Kiwis lined up on a green plate

Postbiotics are set to be the next big thing in gut health – here’s everything you need to know

Posted by for Nutrition

You know about prebiotics and probiotics, but it’s time to learn about the latest gut health products.

Building a healthy gut is one of the most important things you can do if you want a strong and resilient body. Not only is it responsible for our digestion, helping everything move properly, but the gut also impacts our immune system and mental health.

While the benefits of eating enough fibre and taking a probiotic are now well documented as part of a gut-loving lifestyle, there’s a new step in the journey to a good digestive system: postbiotics. 

The three stages of gut health

Probiotics and your microbiome are the most talked about part of a happy stomach. These are the ‘good’ bacteria that live in our gut, and you can take supplements to increase the variety and quantity of these microbes.

Prebiotics started to become popular a few years ago, touted as helping probiotics thrive. Prebiotics is just another word for fibre, the fuel that good gut bacteria feeds off.

Now, we’ve got to postbiotics, a new area of research that could take everything we know about gut health even further. They are what is produced when the probiotics ferment the fibre in our guts – essentially, the outcome of our pre- and probiotics working in the correct way. 

A close up of a woman's stomach
Postbiotics are the latest way to look after your insides

What are postbiotics?

According to Alex Glover, senior nutritionist at Holland and Barrett: “There is no hard and fast rule about what a postbiotic is,” because the breaking down of fibre in your gut creates many byproducts. But the most interesting compounds created after probiotics have been working are short-chain fatty acids, he says. There are four of these, each with their own benefits in the body: lactic acid, butyrate, acetate and propionate.

“Once the probiotics ferment the dietary fibre, the postbiotics are created and then they exert their effect in the body. Let’s say you consume a prebiotic fibre, like inulin. That goes through your small intestine where it’s broken down, then into your large bowel where bifidobacteria – a probiotic – will break that down. When that is fermented, it produces butyrate, which is absorbed in the gut,” Glover explains.  

What are the benefits of postbiotics?

“Each of the acids has a very different role within the body. Butyrate is probably the one that we know the most about, and it’s the energy source for our intestinal cells. You tend to find that diets that are lacking in dietary fibre produce lower levels of butyrate and that can lead to your gut bacteria starting to eat the lining of your intestine because they don’t have anything else to feed on,” says Glover.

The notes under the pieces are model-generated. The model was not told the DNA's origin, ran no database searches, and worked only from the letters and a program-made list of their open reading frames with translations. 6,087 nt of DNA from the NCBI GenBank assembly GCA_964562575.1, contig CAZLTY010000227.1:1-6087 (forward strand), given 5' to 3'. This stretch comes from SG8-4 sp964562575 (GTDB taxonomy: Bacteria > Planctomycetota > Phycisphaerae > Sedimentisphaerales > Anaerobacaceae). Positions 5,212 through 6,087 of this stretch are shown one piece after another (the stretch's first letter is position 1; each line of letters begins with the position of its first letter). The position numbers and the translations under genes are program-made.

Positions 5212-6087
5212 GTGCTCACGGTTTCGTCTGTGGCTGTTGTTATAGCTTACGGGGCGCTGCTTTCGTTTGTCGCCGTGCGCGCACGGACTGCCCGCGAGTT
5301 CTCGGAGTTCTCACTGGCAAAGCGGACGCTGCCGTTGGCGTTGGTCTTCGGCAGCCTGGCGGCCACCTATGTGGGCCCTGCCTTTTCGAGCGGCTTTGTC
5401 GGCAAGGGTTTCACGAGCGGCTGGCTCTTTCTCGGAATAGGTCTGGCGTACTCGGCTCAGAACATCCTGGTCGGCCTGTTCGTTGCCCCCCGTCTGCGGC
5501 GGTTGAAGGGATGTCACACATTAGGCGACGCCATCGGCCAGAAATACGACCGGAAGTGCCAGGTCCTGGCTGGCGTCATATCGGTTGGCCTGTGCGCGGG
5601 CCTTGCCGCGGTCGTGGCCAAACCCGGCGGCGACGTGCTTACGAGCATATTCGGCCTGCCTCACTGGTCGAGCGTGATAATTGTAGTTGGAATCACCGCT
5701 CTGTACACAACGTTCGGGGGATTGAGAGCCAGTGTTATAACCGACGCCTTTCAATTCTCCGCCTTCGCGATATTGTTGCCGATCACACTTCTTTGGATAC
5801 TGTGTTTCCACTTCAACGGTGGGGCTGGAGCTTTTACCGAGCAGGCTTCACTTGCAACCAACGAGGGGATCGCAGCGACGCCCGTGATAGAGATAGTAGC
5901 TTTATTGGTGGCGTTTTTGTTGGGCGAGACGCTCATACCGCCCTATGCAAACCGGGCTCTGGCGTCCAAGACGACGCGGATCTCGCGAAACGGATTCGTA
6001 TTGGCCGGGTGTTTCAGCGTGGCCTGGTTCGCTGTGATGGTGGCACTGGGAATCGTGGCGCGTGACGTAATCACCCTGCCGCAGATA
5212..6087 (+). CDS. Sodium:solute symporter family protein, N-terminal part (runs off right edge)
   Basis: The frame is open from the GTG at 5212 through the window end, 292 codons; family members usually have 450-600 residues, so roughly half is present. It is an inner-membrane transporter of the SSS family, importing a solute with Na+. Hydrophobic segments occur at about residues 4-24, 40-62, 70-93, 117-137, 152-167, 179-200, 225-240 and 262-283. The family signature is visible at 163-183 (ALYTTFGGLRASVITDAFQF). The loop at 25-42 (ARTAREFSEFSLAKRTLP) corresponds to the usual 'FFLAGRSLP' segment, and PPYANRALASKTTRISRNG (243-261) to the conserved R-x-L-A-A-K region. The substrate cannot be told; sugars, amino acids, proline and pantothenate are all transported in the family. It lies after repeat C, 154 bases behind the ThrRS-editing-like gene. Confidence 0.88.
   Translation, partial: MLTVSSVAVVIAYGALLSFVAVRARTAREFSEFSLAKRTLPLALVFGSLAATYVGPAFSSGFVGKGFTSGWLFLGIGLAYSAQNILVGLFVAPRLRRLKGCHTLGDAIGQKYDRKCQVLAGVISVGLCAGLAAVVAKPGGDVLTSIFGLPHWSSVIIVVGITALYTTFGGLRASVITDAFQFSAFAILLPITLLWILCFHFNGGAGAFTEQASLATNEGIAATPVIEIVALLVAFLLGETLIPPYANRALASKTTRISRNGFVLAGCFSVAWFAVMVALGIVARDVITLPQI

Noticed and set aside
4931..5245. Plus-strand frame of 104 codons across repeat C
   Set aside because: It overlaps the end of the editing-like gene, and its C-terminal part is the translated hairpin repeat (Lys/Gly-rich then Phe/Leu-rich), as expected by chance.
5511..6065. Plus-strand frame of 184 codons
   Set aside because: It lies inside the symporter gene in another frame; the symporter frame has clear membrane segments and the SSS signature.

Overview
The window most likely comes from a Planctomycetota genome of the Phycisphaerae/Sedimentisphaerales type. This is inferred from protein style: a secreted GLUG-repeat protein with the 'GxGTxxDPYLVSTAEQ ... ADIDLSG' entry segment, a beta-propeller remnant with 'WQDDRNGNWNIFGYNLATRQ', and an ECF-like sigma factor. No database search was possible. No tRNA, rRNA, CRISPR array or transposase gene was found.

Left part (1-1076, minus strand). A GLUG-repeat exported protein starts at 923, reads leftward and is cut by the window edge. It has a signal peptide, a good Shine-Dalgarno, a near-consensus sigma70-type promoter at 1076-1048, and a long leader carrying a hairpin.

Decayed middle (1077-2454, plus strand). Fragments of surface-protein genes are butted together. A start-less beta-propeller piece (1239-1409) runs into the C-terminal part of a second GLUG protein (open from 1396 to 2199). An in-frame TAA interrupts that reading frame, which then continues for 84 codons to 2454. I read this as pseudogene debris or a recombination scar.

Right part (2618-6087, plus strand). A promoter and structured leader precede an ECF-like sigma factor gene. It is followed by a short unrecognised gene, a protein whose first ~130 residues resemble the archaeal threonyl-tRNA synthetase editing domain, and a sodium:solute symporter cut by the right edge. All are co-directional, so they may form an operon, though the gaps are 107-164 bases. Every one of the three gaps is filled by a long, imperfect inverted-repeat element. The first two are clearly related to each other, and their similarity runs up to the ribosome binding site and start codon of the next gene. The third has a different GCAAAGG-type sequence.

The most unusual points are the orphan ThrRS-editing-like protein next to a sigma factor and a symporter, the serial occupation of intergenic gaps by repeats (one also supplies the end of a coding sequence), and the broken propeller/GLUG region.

Research is limited when it comes to the supplementation of postbiotics, though. “There’s currently over 100 studies being conducted at the moment into supplementation – we can probably expect in the next two or three years a lot more of this research showing the real impact. At the moment, the main benefits of improving your postbiotic availability has been done in the context of inflammation,” he says. 

For example, they’ve been shown to help with ‘leaky gut’ syndrome, which is a symptom of irritable bowel disease, as the acids help to “maintain a tight intestinal barrier”.

How to improve postbiotic health

Holland and Barrett’s Triple Action Biotic (a mix of pre-, pro-, and postbiotics) is the first postbiotic supplement on the market – but more are expected to come as research develops. In the meantime, there’s an obvious solution: eat more fibre. But it’s more complex than simply pouring an extra bowl of bran flakes, says Glover. “Not all fibre is created equally. Things like bran flakes, for example, or wheat bran, aren’t very good at stimulating probiotic bacteria to ferment and create postbiotics. You need prebiotic fibre, and a diverse range of it so that all the different strains of bacteria can be fed,” he explains.

The best sources of prebiotic fibre include:

-Kiwi

-Leafy, green vegetables

-Beans and pulses, such as chickpeas and butter beans

-Oats

The long-term answer surely lies in a diverse diet. Supplements are there to help and enhance that and could be helpful for healing and supporting a strong gut. Get on top of your postbiotics and you won’t just feel better, but you’ll be well ahead of the trend. 

Images: Getty / Pexels

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Chloe Gray

Chloe Gray is the senior writer for stylist.co.uk's fitness brand Strong Women. When she's not writing or lifting weights, she's most likely found practicing handstands, sipping a gin and tonic or eating peanut butter straight out of the jar (not all at the same time).